When Thomas Jefferson was 77, he went back to a project he had been thinking about for decades. Sitting in Monticello, using candlelight and a knife, he cut New Testament verses in four different languages from six books to create his own bible. Jefferson, saying he was selecting his own “morsels of morality,” removed verses on any miracles, as well as the resurrection.
For more than 116 years the Jefferson Bible, as it is known, has been one of the iconic possessions of the Smithsonian Institution . Now a group of conservators and curators have removed the 86 pages from the original binding and are examining every inch to stabilize its condition, study its words and craftsmanship, and guarantee that future generations can learn more about the artifact and the man.
Standing in the paper conservation laboratory at the National Museum of American History Thursday, the team showed pages from the small red book, put together like a scrapbook.
The pages, with verses glued on each side, are brittle and stiff — 90 percent show some damage. Jefferson used an mix of animal glue and starch as an adhesive. The handsewn binding is tight, making the spine rigid.
On one table in the basement workshop, Jefferson’s title page for “The Life and Morals of Jesus of Nazareth” is elaborately written in his clear hand.
“There are 12 different types of paper and 7 different types of ink,” said Janice Stagnitto Ellis, the museum’s paper conservator. “We took tiny samples of ink from the ruled line. The paper fibers are weak.”
Jefferson was meticulous, she said, leaving precise gaps in each book as he removed the verses that supported his religious and moral beliefs. He used two English texts, as well as two French and two Greek and Latin, arranging his selections in chronological order over four columns.
He was also an editor. “Apparently he didn’t like the construction here of “for as in a day,” so he edited out the ‘as.’ ” explained Ellis, pointing with a silver microspatula to the little square where he had eliminated the word.
As old as it is, the bible has still held its secrets. This week the team found a watermark on one of the paper inserts and discovered the manufacturer was P. A. Mesier, who owned a papermill in the Bronx.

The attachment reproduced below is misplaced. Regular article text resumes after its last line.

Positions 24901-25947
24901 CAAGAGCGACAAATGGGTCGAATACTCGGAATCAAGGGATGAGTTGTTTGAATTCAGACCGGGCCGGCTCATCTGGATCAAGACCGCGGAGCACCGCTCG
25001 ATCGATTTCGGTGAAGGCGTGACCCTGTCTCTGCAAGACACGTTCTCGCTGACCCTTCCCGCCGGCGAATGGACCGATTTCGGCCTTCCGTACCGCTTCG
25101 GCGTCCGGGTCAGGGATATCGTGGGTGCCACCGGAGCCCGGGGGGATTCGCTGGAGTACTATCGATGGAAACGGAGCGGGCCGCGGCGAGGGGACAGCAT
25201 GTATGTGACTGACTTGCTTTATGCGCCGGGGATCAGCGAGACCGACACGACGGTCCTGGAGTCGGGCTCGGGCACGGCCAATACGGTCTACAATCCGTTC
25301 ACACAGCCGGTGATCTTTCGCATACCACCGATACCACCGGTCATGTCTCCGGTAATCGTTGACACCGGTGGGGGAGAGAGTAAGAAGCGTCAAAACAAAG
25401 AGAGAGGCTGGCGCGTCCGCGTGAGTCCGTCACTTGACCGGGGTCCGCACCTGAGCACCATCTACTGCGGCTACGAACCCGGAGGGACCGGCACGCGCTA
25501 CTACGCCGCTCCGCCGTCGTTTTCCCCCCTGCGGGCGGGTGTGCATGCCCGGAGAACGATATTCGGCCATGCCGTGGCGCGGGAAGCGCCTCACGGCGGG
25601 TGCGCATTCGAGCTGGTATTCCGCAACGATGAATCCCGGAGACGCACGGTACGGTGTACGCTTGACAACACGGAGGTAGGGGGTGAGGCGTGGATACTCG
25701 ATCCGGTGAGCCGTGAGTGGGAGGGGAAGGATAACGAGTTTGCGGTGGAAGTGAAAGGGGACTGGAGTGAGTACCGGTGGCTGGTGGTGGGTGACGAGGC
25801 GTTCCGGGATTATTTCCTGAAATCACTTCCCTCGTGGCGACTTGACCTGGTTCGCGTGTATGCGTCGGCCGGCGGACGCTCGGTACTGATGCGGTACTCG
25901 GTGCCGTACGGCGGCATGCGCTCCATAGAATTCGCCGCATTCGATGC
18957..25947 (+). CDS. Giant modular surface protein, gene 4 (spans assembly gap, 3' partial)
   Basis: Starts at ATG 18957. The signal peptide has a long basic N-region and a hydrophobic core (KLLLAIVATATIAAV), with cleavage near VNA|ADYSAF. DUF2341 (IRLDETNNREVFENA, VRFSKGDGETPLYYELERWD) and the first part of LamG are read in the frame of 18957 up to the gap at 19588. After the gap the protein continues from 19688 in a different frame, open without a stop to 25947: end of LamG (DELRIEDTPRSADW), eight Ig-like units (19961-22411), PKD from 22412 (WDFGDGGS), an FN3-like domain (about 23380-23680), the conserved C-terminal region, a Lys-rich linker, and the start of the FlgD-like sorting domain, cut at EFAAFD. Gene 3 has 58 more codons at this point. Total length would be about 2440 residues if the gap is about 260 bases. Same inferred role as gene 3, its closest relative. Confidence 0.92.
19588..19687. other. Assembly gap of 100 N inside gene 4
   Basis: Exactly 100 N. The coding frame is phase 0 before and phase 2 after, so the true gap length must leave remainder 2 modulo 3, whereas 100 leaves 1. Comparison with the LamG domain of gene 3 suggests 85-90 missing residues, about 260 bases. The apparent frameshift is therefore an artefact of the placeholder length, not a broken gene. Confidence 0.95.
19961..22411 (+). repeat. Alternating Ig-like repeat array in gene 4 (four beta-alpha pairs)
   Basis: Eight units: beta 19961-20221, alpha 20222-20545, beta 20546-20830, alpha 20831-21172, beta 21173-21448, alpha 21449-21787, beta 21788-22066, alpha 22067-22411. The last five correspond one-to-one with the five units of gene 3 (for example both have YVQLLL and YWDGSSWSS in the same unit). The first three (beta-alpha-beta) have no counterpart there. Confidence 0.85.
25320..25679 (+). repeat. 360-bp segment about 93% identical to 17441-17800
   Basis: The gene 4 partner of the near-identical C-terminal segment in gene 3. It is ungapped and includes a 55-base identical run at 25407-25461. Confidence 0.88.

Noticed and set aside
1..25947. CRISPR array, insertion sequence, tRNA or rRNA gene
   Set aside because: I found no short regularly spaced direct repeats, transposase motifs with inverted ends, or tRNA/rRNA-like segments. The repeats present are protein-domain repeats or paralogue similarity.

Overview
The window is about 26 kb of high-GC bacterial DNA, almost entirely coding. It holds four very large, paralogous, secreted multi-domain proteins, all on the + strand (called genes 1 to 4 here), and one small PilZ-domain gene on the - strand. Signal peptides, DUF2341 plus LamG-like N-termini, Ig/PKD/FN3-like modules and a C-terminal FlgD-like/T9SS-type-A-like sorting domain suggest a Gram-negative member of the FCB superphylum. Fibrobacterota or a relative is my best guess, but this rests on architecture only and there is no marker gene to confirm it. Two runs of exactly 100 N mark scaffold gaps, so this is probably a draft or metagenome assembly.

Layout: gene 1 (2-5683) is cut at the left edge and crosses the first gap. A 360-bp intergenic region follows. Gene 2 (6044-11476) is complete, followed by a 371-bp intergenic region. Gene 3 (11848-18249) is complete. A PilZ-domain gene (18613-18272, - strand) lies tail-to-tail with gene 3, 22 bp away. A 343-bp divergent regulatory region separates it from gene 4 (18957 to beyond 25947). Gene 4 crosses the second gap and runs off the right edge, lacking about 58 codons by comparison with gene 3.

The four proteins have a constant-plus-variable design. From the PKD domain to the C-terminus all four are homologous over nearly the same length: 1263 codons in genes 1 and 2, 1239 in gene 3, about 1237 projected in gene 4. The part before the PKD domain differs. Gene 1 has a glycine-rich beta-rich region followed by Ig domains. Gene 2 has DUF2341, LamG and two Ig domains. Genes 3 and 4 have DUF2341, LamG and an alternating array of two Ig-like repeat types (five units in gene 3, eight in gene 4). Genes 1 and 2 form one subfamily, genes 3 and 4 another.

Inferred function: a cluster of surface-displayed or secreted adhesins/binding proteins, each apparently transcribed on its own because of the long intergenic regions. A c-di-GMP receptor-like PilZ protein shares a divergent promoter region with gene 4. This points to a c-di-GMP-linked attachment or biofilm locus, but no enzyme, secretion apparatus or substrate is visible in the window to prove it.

“This is a private document he created for himself,” said Harry R. Rubenstein, the chair of the museum’s political history division. “He never sold it because he didn’t want it to be public. He wanted to avoid bringing back the arguments that he was anti-Christian.”
This is the second important conservation project the museum has undertaken in recent years. A team repaired the Star Spangled Banner in an open laboratory in full view of the public. “This is a smaller object but of equal importance,” said Brent D.Glass, the museum director. The Bible project “really captures what we do. We collect, we preserve and give access to the public.”
The conservation is estimated to cost about $225,000 from public and private funds. Completed in 1820, the book stayed in Jefferson’s family until the Smithsonian purchased it from a great-granddaughter in 1895. The Smithsonian librarian paid $400 and displayed it at the 1895 Atlanta Cotton Exposition. In 1904 the Government Printing Office made copies and, for decades, they were distributed to new congressmen.
Once the study and conservation are completed, along with complete color digital scanning of every page, the book will be reassembled, using its original sewing holes and Moroccan leather cover. It will be displayed for four months, beginning in November, along with a new 21st century website to accompany.